Travelling the Trans Canada Trail can be an exciting adventure. But it can also be potentially hazardous. BC’s Trans Canada Trail is a work in progress. Portions of the trail are remote and users will encounter sections (including bridges, trestles and tunnels) that may not yet be fully upgraded.
The following guidelines can help you plan ahead for a safe and enjoyable trails experience.
ALL TRAIL USERS
- Share the Trail. The Trans Canada Trail is a shared corridor for a variety of participants: hikers, cyclists, horseback riders, cross-country skiers and snowmobilers, where possible.
- Be aware that on some sections of the trail, motorized equipment may be utilized for farming, forestry or other purposes.
- Respect the rights of other trail users and the adjoining land owners.
- Where the trail corridor is grazed, don’t disturb the stock. Respect open and closed gating arrangements.
- Where agricultural activities such as orchards are nearby, keep to the trail.
- Use designated public services and access points. Never leave vehicles blocking adjacent properties or the trail route.
- Obey all posted signs.
- Please don't litter - pack out what you pack in.
- Please keep your dog on a leash or at home. Dogs can be a nuisance to others, and may harass livestock and wildlife.
- Please do not collect natural materials along the trail. Flowers, trees, plants and even rocks are part of the trail’s natural resources.
- Leave heritage features in place. BC law forbids the removal of archaeological material or historical artifacts.
- Observe all fire restrictions and take all due care with fires.
Before you leave
- Ensure you have the proper equipment on hand including water, extra clothing and food, a bike repair kit including extra bike tubes, a knife, flashlight, map, compass, fire starter, matches, sunglasses and a first aid kit.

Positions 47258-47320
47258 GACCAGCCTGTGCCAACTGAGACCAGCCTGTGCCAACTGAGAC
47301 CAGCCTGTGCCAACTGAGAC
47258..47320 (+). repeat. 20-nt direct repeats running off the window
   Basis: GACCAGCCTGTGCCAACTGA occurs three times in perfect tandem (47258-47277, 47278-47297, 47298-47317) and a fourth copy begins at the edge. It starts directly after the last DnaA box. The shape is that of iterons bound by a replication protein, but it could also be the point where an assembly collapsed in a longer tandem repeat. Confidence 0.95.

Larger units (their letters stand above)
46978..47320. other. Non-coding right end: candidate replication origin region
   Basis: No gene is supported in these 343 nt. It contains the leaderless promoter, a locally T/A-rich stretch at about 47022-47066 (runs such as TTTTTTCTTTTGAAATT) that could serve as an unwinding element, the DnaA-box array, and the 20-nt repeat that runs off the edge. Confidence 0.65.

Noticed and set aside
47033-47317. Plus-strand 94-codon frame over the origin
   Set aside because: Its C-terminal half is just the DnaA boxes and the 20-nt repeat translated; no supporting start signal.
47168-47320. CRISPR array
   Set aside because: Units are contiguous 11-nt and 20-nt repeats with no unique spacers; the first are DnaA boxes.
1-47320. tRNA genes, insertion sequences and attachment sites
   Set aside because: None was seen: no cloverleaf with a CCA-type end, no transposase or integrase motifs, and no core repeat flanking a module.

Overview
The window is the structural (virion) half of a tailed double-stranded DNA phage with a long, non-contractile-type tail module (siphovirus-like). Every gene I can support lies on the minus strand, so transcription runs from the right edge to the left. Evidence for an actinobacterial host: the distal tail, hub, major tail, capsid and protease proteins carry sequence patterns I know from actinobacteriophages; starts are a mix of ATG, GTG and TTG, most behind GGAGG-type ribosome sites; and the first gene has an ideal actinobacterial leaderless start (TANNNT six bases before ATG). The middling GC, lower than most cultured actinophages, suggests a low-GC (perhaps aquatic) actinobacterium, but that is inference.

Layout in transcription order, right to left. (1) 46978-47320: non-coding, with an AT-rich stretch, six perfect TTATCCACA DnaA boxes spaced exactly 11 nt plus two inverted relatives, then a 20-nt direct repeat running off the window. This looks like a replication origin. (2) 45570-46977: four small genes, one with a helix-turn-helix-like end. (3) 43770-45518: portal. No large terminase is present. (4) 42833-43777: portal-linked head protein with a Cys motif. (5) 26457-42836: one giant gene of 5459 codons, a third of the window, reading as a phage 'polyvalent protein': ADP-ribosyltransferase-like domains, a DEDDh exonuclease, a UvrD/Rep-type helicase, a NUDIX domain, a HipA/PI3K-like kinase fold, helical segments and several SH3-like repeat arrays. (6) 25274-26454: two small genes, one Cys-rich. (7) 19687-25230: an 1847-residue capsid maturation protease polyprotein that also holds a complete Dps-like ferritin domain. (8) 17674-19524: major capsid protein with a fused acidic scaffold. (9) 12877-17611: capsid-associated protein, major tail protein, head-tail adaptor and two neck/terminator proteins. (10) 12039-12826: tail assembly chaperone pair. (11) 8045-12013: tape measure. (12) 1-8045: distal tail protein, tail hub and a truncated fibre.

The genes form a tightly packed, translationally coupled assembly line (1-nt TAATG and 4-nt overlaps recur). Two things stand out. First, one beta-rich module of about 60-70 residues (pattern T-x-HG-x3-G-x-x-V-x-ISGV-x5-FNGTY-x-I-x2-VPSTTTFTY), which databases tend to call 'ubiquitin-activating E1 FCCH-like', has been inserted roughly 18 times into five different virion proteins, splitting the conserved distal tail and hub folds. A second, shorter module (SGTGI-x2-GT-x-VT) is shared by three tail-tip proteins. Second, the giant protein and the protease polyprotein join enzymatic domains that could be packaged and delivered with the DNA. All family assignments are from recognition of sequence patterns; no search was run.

- Use common sense and recognise your limitations.
- Advise family or friends of your travel plans before you leave.
- Recognize that much of the trail in BC is remote with little immediate access to services. You must be prepared to be self reliant in case of emergencies.
While cycling along BC’s Trans Canada Trail:
- Watch out for other trail users on the Trans Canada Trail, especially when approaching corners and blind spots.
- Make sure your speed is appropriate for current trail conditions, crowding and visibility levels.
- When passing other trail users, use a bell and give adequate warning.
- In all circumstances yield to pedestrians.
- Stay on marked trails. Riding off the beaten path can damage local vegetation.
- Walk across bridges and trestles. Approach tunnels with care.
- Don’t trespass on private property.
Some sections of the Trans Canada Trail run through bear and cougar country. It’s very important to know how to avoid bears and cougars, and what to do if you encounter them. Please take the time to review important wildlife safety material prepared by the BC Ministry of Water, Land and Air Protection. We recommend that you read the "Bears and Cougars Brochure" available from many parks and information centres.
Carrying a package of bear bangers (small fireworks launched from a pen-style launcher) are an excellent way to frighten away large animals and are effective on cougars as well as bears, in addition to being light and easy to carry. Prepare yourself for the loud explosion when launching.
A marine handheld distress flare (Type C) is reported to be useful as a defensive weapon against aggressive animals as it creates a large, intimidating light that you can hold at arm's length. These flares burn for up to 1 minute at extremely high temperatures. Bear spray is also an effective weapon but does require proximity and accuracy, and must be registered with your local police at the time of purchase.
For smaller animals, such as dogs, a simple squirt from a water bottle is an ideal way to curb aggression without offending dog owners.
ALWAYS hang your food at night or purchase a bear-proof food container.